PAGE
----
Oculus Shuts Down Story Studio

Oculus announced today that it's "winding down" the Story Studio division responsible for VR films Lost, Henry, and Dear Angelica, as well as the Quill tool that can be used to create similar works. The company will instead focus on supporting other artists in their VR film-making efforts.

The announcement follows a tumultuous couple of months for Oculus. In February, ZeniMax won a $500 million lawsuit and promptly tried to block sales of the Oculus Rift and Samsung's Gear VR headsets, and in March the company announced that founder Palmer Luckey would depart after disappearing from the public eye. Now the company is shuttering a division that has earned critical praise and pushed the boundaries of VR films.

Oculus VP of Content Jason Rubin acknowledged Story Studio's achievements in the blog post announcing its closure:

Lost, Henry, Dear Angelica, and Quill set the foundation upon which VR storytelling sits today. The Story Studio team are pioneers in VR development, and their groundbreaking works will continue to be available on the Oculus Store. Story Studio did an incredible job sharing their behind the scenes tips and techniques with the community—from how to preserve rich colors in VR film to open sourcing the Unreal Engine project and assets for Henry—and we’ll continue to make this information available to developers.

Rubin said that Oculus will now work to "inspire creators across all mediums and genres—filmmakers, musicians, painters, writers, cartoonists, and more—to bring their VR ideas to life." The company will also financially support those endeavors: Rubin said that Oculus will "carve out" $50 million to "exclusively fund non-gaming, experiential VR content" from its $250 million financial commitment to fund VR development of all categories.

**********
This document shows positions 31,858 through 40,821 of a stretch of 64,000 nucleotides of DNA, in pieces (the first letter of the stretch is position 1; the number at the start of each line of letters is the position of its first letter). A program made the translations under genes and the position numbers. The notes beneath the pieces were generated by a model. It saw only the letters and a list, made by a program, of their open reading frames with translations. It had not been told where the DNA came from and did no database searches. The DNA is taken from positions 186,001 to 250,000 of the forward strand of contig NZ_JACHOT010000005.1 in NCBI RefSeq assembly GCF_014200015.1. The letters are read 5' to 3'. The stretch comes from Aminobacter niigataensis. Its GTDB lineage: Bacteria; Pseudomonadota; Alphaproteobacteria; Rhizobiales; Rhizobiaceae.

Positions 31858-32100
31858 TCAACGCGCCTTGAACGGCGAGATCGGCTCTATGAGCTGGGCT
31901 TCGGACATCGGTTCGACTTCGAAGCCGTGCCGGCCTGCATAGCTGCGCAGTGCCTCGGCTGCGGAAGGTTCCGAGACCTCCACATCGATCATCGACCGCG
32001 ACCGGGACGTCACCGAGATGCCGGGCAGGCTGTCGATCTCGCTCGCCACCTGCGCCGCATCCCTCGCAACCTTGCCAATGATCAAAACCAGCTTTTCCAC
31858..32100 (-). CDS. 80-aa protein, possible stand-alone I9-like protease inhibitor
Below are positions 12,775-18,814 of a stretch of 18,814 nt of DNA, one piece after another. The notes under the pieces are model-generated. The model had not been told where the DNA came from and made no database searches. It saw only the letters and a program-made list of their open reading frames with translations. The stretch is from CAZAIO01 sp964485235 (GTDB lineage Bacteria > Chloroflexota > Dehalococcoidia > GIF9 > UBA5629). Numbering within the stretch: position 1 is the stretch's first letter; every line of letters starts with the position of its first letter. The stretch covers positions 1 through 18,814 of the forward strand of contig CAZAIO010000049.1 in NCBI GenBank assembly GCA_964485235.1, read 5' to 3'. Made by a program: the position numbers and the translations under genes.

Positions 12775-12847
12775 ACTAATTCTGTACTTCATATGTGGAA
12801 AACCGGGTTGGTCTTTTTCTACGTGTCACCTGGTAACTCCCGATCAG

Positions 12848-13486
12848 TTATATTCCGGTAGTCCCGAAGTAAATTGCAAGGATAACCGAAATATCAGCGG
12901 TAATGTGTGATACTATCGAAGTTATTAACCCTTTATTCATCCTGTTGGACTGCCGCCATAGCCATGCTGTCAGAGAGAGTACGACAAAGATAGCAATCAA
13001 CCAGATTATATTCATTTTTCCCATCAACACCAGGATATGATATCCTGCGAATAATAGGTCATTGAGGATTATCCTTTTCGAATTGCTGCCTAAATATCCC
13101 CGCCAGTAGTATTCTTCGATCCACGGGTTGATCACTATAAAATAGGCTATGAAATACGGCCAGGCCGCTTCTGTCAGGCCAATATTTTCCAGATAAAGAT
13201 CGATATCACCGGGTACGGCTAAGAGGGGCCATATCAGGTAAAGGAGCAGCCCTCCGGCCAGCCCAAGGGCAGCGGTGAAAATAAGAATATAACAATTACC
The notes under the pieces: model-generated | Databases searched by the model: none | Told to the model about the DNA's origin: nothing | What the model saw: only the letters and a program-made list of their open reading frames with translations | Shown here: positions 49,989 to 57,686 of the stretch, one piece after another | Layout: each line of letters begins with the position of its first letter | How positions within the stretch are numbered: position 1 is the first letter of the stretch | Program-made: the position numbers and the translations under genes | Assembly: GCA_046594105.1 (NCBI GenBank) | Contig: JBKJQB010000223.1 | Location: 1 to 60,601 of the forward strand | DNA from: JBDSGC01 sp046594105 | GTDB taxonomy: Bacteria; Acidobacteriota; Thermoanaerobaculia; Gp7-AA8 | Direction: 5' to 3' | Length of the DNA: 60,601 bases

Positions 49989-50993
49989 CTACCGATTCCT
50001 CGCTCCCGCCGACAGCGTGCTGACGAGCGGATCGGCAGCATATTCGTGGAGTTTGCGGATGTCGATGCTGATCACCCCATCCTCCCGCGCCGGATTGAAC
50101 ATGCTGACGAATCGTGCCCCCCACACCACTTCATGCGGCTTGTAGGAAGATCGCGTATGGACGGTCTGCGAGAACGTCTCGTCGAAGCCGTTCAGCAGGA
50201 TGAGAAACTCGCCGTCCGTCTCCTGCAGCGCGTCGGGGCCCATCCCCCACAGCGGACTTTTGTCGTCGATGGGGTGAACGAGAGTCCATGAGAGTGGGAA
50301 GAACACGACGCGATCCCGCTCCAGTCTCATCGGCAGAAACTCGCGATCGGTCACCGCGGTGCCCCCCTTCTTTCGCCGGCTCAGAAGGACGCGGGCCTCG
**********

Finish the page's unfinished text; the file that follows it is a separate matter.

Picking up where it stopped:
"We’re now entering the next chapter of VR development, where new creators enter the market in anticipation of adoption and growth, and we’ve been looking at the best way to allocate our resources to create an impact on the ecosystem," Rubin said. "After careful consideration, we’ve decided to shift our focus away from internal content creation to support more external production."

Oculus Story Studio released its first short film, Lost, in 2015. The Emmy Award winning Henry followed in 2016, and the studio's latest work, Dear Angelica, debuted at the Sundance Film Festival in January. Rubin didn't say in his blog post if the Story Studio team members, which includes animators and directors from Pixar, DreamWorks Animation, and others, will remain at the company following the division's "winding down."

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